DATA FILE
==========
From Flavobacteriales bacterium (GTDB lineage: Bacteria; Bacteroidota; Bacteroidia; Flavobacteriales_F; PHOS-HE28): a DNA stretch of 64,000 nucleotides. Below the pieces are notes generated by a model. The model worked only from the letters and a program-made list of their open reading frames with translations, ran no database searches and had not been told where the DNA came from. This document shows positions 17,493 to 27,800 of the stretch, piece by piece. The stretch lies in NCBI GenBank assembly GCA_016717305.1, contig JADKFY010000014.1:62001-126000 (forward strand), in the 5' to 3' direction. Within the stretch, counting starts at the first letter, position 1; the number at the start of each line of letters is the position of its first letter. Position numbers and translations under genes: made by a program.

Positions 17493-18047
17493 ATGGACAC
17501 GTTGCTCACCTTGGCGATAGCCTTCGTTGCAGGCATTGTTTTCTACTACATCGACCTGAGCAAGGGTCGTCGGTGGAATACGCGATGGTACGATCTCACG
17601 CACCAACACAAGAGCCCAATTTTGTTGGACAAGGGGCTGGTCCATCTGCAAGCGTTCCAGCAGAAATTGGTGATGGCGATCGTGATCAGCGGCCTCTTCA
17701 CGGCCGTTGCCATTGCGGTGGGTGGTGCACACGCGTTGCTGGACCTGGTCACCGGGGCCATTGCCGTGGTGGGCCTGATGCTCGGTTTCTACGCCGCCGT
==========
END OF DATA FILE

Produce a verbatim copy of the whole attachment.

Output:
From Flavobacteriales bacterium (GTDB lineage: Bacteria; Bacteroidota; Bacteroidia; Flavobacteriales_F; PHOS-HE28): a DNA stretch of 64,000 nucleotides. Below the pieces are notes generated by a model. The model worked only from the letters and a program-made list of their open reading frames with translations, ran no database searches and had not been told where the DNA came from. This document shows positions 17,493 to 27,800 of the stretch, piece by piece. The stretch lies in NCBI GenBank assembly GCA_016717305.1, contig JADKFY010000014.1:62001-126000 (forward strand), in the 5' to 3' direction. Within the stretch, counting starts at the first letter, position 1; the number at the start of each line of letters is the position of its first letter. Position numbers and translations under genes: made by a program.

Positions 17493-18047
17493 ATGGACAC
17501 GTTGCTCACCTTGGCGATAGCCTTCGTTGCAGGCATTGTTTTCTACTACATCGACCTGAGCAAGGGTCGTCGGTGGAATACGCGATGGTACGATCTCACG
17601 CACCAACACAAGAGCCCAATTTTGTTGGACAAGGGGCTGGTCCATCTGCAAGCGTTCCAGCAGAAATTGGTGATGGCGATCGTGATCAGCGGCCTCTTCA
17701 CGGCCGTTGCCATTGCGGTGGGTGGTGCACACGCGTTGCTGGACCTGGTCACCGGGGCCATTGCCGTGGTGGGCCTGATGCTCGGTTTCTACGCCGCCGT